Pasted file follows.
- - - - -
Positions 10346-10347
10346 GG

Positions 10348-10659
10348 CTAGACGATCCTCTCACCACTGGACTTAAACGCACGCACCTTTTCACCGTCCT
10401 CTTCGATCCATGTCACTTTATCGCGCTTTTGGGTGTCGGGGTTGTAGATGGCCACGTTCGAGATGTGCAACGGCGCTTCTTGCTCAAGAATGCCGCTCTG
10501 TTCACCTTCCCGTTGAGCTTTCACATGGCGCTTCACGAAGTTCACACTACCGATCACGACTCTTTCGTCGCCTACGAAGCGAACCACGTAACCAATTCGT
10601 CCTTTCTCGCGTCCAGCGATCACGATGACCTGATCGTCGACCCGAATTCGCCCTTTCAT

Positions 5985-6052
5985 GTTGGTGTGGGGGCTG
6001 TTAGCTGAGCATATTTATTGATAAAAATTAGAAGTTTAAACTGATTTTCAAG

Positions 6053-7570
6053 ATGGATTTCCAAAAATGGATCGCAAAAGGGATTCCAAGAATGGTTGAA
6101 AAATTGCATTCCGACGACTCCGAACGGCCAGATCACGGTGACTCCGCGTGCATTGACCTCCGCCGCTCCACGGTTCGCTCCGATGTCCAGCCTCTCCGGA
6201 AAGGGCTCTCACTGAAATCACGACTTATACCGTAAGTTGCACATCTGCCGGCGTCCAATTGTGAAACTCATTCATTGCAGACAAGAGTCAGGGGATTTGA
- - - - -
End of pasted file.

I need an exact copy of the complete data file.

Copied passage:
Positions 10346-10347
10346 GG

Positions 10348-10659
10348 CTAGACGATCCTCTCACCACTGGACTTAAACGCACGCACCTTTTCACCGTCCT
10401 CTTCGATCCATGTCACTTTATCGCGCTTTTGGGTGTCGGGGTTGTAGATGGCCACGTTCGAGATGTGCAACGGCGCTTCTTGCTCAAGAATGCCGCTCTG
10501 TTCACCTTCCCGTTGAGCTTTCACATGGCGCTTCACGAAGTTCACACTACCGATCACGACTCTTTCGTCGCCTACGAAGCGAACCACGTAACCAATTCGT
10601 CCTTTCTCGCGTCCAGCGATCACGATGACCTGATCGTCGACCCGAATTCGCCCTTTCAT

Positions 5985-6052
5985 GTTGGTGTGGGGGCTG
6001 TTAGCTGAGCATATTTATTGATAAAAATTAGAAGTTTAAACTGATTTTCAAG

Positions 6053-7570
6053 ATGGATTTCCAAAAATGGATCGCAAAAGGGATTCCAAGAATGGTTGAA
6101 AAATTGCATTCCGACGACTCCGAACGGCCAGATCACGGTGACTCCGCGTGCATTGACCTCCGCCGCTCCACGGTTCGCTCCGATGTCCAGCCTCTCCGGA
6201 AAGGGCTCTCACTGAAATCACGACTTATACCGTAAGTTGCACATCTGCCGGCGTCCAATTGTGAAACTCATTCATTGCAGACAAGAGTCAGGGGATTTGA